Highway 2 has reopened after the Bolt Creek fire temporarily shut it down, but small portions of the road will continue to close briefly as crews work to battle the flames, officials said Sunday.

“The road is open very generally, however we have had a few little reasons here and there to close it temporarily” in some spots, said Amanda Monthei, a spokesperson for the fire management team.

On Saturday, the highway was temporarily closed twice as crews removed trees that they thought could be a threat to power lines or the public. The road was closed in small sections between mileposts 46 and 50 for about 30-45 minutes each time, Monthei said. 

On Sunday, the highway was closed between milepost 49 and 50, where the fire had “acted up a little bit” and crews were working on suppression efforts, she said. “Warmer and drier” conditions on Saturday contributed to elevated fire behavior this weekend, according to fire officials. 

On Monday, it will close again for more tree removals. Monthei didn’t yet know the exact location or timing of the closures but expected they would again last 30-45 minutes.

“We’re allowing the fire to back down to the road,” she explained. As it does, it’s hitting “unburnt pockets” closer to the road, setting off temporary closures. This will likely continue until a “wetting rain” changes the fire behavior.

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The Bolt Creek fire started Sept. 10 just north of Skykomish. The fire is now more than 12,000 acres and about 28% contained, according to the Department of Natural Resources.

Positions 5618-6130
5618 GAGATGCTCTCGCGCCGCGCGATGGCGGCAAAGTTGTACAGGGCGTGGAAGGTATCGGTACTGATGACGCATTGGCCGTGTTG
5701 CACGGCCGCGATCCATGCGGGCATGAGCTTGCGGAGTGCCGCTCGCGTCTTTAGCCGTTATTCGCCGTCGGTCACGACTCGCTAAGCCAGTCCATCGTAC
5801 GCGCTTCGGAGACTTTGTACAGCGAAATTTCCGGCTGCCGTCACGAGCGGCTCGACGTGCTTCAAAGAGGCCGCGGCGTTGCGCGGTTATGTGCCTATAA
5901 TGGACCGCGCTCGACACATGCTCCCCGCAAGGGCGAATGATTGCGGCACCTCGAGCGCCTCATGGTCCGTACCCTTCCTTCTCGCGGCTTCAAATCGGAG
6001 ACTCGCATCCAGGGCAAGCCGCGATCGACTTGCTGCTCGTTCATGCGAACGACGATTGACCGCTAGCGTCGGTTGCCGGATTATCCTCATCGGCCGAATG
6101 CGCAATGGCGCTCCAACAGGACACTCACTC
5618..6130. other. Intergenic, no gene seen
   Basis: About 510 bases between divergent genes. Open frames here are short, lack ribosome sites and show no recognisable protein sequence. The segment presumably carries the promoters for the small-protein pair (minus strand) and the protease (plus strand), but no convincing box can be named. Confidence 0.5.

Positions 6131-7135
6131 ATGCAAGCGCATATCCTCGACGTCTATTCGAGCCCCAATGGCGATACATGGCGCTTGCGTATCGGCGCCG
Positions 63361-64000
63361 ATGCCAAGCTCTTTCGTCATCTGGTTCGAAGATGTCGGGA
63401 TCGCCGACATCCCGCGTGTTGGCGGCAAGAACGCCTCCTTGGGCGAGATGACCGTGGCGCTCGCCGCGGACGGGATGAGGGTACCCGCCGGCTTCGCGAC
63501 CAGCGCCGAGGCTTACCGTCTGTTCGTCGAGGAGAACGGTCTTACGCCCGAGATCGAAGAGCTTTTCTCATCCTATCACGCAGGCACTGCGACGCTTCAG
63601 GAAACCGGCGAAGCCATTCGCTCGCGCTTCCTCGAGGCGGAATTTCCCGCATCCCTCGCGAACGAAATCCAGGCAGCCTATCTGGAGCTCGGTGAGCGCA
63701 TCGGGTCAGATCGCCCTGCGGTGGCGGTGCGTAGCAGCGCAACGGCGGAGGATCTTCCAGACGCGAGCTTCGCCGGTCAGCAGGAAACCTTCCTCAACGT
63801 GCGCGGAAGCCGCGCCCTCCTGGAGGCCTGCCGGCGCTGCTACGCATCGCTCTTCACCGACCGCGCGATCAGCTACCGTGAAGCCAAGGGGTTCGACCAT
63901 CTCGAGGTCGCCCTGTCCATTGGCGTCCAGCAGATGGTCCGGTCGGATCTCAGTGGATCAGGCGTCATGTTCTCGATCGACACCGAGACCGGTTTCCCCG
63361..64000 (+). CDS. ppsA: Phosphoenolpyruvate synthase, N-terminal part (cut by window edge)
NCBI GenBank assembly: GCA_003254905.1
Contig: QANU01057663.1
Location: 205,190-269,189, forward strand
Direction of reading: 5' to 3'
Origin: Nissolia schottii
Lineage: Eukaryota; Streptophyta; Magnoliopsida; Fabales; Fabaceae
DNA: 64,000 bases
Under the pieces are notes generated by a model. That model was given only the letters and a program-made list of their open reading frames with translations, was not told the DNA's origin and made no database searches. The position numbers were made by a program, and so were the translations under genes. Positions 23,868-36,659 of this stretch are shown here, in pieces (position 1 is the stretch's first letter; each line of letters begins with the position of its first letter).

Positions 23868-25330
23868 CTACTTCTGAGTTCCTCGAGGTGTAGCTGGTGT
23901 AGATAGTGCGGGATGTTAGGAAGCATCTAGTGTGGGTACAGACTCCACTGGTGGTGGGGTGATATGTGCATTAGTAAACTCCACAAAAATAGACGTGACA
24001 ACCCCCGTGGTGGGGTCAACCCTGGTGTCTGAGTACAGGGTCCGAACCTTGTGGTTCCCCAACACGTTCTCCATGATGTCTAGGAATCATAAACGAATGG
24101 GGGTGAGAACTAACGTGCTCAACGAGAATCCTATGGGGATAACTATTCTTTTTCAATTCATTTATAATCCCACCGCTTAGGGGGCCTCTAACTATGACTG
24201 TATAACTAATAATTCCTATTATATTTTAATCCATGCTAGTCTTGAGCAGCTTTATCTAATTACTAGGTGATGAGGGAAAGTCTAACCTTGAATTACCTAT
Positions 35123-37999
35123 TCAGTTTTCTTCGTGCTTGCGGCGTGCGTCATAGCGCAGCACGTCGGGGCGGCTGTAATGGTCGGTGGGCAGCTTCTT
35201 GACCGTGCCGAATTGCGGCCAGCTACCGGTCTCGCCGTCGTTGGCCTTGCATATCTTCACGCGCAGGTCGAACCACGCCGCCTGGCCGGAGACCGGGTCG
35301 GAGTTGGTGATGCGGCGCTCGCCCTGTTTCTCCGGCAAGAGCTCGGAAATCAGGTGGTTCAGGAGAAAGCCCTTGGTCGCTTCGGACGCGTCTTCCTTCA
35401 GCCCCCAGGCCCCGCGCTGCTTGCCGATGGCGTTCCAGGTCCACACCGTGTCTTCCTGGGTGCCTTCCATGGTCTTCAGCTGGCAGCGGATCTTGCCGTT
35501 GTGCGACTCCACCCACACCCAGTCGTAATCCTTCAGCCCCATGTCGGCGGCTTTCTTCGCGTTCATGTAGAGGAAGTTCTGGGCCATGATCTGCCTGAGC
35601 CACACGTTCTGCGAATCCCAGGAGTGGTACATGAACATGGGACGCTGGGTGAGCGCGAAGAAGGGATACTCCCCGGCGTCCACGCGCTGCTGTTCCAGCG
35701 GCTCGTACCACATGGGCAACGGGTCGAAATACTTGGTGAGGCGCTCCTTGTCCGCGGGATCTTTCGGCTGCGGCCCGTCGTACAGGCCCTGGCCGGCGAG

Highway 2 reopened Thursday with a reduced 35 mph speed limit. The Washington State Patrol says it will “strictly” enforce that limit as crews continue to work in the area. 

As of 8 a.m. Saturday, all evacuation guidance for the areas around the fire was lifted. 

On Saturday, officials announced that the fire was “human-caused” but have not released any more information. A team working with an investigator to find the cause said they had “determined through evidence they acquired it was human-caused.” It will likely take a couple of weeks, if not months, for investigators to make an official determination of the cause, Monthei said.

Smoke from the Bolt Creek fire was causing hazy skies in  Redmond, Bellevue, Renton and Kent on Sunday, according to data from the Washington Smoke Blog, a partnership between government agencies to monitor areas affected by wildfires.

Still, the Puget Sound Clean Air Agency said Sunday the air quality was expected to be good to moderate. With calm winds, the “smoke will likely stay around,” the agency said.